Shortcomings in the JET Programme as a Vehicle for English Pronunciation Teaching by Native Speakers

Authors

DOI:

https://doi.org/10.51278/anglophile.v4i2.1191

Keywords:

English Language Teaching, JET Programme, Katakana English, Native Speaker Fallacy, Pronunciation

Abstract

The Japan Exchange and Teaching (JET) Programme is a longstanding and influential government initiative employing thousands of immigrant teachers throughout Japan. The JET instructional delivery model is characterized by periodic classroom visits from largely untrained English native-speaking teachers who serve as classroom assistants with the licensed teacher – typically a Japanese individual – being in charge. This model was adopted to promote international contact and authentic language exposure with the JET teacher being especially responsible for teaching oral communication. This study focused on empirically examining their pronunciation teaching since there has been little assessment of how the JET instructional delivery model addresses this important dimension of oral communication. To do so, 4879 teaching activities created by JET participants were analyzed in terms of how they addressed critical aspects of pronunciation teaching. Results indicated important shortcomings, including little integration of pronunciation into the curriculum, weak links between listening to notice phonological features and subsequent learner production, poor coverage of the various dimensions of phonology, a lack of attention to assessing learners’ pronunciation needs, and inaccurate presentation of phonology especially through English transcribed into the Japanese katakana writing system. The findings suggest shortcomings inherent in the JET-style instructional delivery model, especially attributable to its recruitment of untrained NS teachers, their sporadic appearance in particular classrooms, and their responsibilities in creating and teaching oral communication lessons. This project is thus important not only within Japan, but also in other contexts where the JET-style model has been embraced as a vehicle for seeking to match native-speaker language skills to student needs.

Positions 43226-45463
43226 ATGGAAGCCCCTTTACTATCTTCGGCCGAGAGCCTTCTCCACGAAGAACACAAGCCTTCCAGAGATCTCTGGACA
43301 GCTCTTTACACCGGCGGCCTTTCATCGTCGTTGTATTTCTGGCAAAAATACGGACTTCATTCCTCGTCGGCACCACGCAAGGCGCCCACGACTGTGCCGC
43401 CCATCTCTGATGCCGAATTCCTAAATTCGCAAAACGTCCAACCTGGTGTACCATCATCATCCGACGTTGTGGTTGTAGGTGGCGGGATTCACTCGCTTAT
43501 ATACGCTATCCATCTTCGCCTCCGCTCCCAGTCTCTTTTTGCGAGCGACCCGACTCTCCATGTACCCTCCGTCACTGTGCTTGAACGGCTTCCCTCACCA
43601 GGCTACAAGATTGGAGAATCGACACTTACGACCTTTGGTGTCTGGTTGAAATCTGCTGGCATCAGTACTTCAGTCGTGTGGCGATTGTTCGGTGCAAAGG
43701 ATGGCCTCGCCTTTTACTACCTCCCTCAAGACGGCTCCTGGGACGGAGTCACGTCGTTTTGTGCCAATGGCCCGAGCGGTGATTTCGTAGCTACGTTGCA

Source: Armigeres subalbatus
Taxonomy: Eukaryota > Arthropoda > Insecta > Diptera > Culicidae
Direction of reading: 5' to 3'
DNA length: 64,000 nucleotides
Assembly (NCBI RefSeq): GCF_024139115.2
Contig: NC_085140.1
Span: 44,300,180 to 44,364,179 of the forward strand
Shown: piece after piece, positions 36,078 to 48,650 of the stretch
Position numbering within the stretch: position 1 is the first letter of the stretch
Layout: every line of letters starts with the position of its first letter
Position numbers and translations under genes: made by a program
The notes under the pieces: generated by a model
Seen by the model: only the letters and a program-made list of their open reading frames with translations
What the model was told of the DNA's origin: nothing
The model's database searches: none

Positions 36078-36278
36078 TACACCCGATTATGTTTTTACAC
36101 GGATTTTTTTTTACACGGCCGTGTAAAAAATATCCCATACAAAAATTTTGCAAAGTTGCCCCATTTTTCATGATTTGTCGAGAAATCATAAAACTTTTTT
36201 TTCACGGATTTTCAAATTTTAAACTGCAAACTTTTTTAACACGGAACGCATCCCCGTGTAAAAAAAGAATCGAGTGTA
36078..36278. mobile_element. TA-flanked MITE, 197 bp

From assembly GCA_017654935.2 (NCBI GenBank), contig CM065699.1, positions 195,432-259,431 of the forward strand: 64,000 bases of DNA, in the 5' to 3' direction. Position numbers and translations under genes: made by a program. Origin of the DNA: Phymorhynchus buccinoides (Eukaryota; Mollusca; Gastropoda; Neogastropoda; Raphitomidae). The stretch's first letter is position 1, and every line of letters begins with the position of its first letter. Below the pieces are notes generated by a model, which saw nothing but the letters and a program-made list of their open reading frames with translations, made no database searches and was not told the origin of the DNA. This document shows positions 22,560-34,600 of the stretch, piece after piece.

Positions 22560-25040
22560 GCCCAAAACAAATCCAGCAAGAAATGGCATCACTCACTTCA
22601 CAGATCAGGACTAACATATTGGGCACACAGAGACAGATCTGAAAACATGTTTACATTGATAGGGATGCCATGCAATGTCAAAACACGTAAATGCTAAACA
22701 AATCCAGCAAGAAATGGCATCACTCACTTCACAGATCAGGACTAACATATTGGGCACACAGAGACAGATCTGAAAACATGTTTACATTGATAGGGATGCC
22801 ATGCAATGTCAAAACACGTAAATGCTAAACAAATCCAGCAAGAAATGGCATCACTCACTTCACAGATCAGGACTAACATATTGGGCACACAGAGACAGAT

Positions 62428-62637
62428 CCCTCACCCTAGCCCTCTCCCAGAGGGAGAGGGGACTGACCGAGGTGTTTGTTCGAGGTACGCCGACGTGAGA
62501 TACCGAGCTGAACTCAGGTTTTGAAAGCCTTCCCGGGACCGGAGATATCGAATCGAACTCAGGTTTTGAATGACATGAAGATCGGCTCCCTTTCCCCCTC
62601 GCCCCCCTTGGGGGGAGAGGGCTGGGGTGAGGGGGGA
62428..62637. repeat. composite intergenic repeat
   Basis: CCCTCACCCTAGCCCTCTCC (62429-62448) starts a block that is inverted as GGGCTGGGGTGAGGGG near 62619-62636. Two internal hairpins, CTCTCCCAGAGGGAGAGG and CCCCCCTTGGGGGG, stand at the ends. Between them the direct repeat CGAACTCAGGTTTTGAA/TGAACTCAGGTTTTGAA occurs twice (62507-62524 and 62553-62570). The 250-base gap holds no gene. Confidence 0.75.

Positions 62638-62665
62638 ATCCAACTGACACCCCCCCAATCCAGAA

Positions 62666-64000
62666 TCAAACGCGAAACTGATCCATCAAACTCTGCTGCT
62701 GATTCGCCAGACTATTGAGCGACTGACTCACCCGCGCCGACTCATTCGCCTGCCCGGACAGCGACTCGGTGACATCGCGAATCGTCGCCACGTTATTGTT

Keywords: English Language Teaching, JET Programme, Katakana English, Native Speaker Fallacy, Pronunciation

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Published

2024-06-10

How to Cite

Brown, C. A. (2024). Shortcomings in the JET Programme as a Vehicle for English Pronunciation Teaching by Native Speakers. Anglophile Journal, 4(2), 77–90. https://doi.org/10.51278/anglophile.v4i2.1191

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